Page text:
High School

A Young Teacher’s Guide To First Lessons In High School

Prior Preparation:

Below is detailed what I do in preparation for the very first lesson with each new class. It is very important that each class gets the impression that you are well organised and know what you are about. As we all know, first impressions tend to be lasting ones. A good first impression assists class discipline and allows the learning process to begin on the right note.

Therefore, I organise the following:

  • A class list as a period roll;
  • A starting activity;
  • A room plan for a seating plan if you are not using the alphabetical plan;
  • Work outlines for each student plus extras for students not on the roll;
  • An assessment schedule for each student;
  • A list of students with special needs;
  • A tote box with teaching needs including pencils;
  • Organise the room the way you need it for each class;
  • Texts books and other handouts for this lesson;
  • A plan for the whole lesson including an activity that all can do;
  • A short, fun activity at the end, if time permits;
  • Have a check list of all you need to do in the lesson and take to the lesson.

I check student record cards beforehand and make notes about any student’s issues. Make an effort to put a face to a name in the upcoming lesson using student photographs if they are available.

The Lesson:

Below is the sequence of activities I go through with my class in the very first lesson. Before I start, I make sure all the class can see me outside the room and I don’t give any instructions until I have their attention. Then I give instructions if necessary and invite them into the classroom, positioning myself just inside the door to watch.

So the sequence is:

Have students line up outside the room the way you want it done each day before you invite them in. With senior students, you might allow them to come in automatically as a privilege.

    • Watch students’ body language and gestures as they enter the room. Watch who sits where and with whom. Note those who sit in the back and front corners of the room. These could be your students with behaviour and learning problems.
    • Introduce yourself. Mark the roll welcoming each student as you go. Discuss the seating as being temporary only.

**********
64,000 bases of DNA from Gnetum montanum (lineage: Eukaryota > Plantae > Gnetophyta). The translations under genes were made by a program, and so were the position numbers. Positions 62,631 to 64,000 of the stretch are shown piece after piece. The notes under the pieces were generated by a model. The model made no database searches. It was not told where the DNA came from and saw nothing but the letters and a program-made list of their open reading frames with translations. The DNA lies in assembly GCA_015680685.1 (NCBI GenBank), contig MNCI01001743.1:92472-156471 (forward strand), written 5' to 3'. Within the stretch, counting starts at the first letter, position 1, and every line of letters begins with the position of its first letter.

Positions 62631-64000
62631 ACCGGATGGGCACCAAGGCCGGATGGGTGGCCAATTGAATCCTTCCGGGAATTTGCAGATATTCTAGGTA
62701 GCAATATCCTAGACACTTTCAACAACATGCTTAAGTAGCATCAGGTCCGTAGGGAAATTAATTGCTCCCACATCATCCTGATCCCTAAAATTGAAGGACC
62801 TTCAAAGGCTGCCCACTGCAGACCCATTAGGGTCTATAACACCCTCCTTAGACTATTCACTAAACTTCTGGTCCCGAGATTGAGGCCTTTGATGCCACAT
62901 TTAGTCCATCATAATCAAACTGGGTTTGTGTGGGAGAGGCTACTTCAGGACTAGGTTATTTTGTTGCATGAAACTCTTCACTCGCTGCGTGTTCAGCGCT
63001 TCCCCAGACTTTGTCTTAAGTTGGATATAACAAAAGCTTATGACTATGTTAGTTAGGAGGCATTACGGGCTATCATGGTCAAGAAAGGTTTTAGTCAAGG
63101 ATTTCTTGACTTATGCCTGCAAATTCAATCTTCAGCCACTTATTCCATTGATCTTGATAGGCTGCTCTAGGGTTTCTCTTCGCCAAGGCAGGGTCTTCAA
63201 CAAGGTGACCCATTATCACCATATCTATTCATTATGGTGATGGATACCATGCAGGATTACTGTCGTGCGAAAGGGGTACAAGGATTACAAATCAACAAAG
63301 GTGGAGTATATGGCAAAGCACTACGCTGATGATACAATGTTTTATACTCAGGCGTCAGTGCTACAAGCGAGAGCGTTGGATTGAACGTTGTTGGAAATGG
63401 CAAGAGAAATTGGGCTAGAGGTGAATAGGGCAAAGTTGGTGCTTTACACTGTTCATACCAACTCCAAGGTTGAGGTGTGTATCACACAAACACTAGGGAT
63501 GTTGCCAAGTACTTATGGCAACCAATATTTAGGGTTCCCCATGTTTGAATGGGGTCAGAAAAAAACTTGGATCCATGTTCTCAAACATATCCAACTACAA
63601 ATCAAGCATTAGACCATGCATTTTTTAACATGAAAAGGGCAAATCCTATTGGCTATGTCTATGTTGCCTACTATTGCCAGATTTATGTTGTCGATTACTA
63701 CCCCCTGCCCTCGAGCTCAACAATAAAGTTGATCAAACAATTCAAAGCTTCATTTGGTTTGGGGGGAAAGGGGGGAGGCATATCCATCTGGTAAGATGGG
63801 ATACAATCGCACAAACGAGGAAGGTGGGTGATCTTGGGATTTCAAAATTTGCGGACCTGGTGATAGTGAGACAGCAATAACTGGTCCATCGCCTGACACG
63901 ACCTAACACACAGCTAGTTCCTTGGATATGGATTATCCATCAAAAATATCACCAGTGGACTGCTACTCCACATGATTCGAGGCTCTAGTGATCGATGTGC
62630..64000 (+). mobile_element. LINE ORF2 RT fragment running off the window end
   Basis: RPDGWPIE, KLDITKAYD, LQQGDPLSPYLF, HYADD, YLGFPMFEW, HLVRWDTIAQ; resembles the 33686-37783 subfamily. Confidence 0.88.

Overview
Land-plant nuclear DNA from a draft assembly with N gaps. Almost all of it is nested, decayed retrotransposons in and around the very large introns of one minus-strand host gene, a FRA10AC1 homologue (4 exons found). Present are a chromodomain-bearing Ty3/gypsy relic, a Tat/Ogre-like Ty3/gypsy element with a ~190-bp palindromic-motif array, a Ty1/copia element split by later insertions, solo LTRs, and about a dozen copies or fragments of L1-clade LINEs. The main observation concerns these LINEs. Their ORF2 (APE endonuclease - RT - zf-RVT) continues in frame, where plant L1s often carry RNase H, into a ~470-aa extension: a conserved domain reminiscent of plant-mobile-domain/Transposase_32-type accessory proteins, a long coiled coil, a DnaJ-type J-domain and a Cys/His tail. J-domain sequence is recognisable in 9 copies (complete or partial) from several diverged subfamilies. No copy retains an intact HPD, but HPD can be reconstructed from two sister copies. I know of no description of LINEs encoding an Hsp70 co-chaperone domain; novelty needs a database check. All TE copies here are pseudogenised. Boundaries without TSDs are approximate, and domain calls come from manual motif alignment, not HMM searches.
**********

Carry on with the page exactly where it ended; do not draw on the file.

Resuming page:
• Discuss the work program, assessment schedule, homework expectations, expected behaviour, class rules, your goals for the class, your staff room and your availability for out of class help.
    • During roll marking, note student features (hair, distinguishing features and so on). Repeat their name when you welcome them to your class. Fill out your room plan if you are not using the alphabetical way.
    • When questions are asked by students, ask them to re-introduce themselves.
    • You may want to issue text books during this lesson. Have the students come to you one at a time to collect and sign for the text book. Have a long, easy to do activity that all can do while this happens.
    • Set homework on day one. It needs to be an activity that all are able to complete at least a part of.
    • Discuss what you want done in work pads/folders. You may like dates, text book references and so on.
    • Ask for any questions about the items covered in this first lesson.
    • Make sure all students have what they need from you. Refer to your check list.
    • Repeat homework and any special instructions for the next lesson.
    • Check that the students’ timetable and room allocations are the same as yours.
    • Tell them you are looking forward to a great year with them and wish them a great day.
    • Be available at the end of the lesson for further questions from the shy ones.
  • If possible and if necessary, take a photo of all students. This may be done next lesson. Check this is allowed by school policy. These photographs will help with discipline and getting to know the students quickly.

Some Concluding Remarks:

In some schools, lessons are of a short duration. Therefore, you may not get all these items done. Prioritise the list above, doing the most important ones in lesson one. It is important that, in that first lesson, you begin the teaching program and set some type of homework. This will give the students the impression that you are serious about what you teach and don’t want to waste any time getting started.


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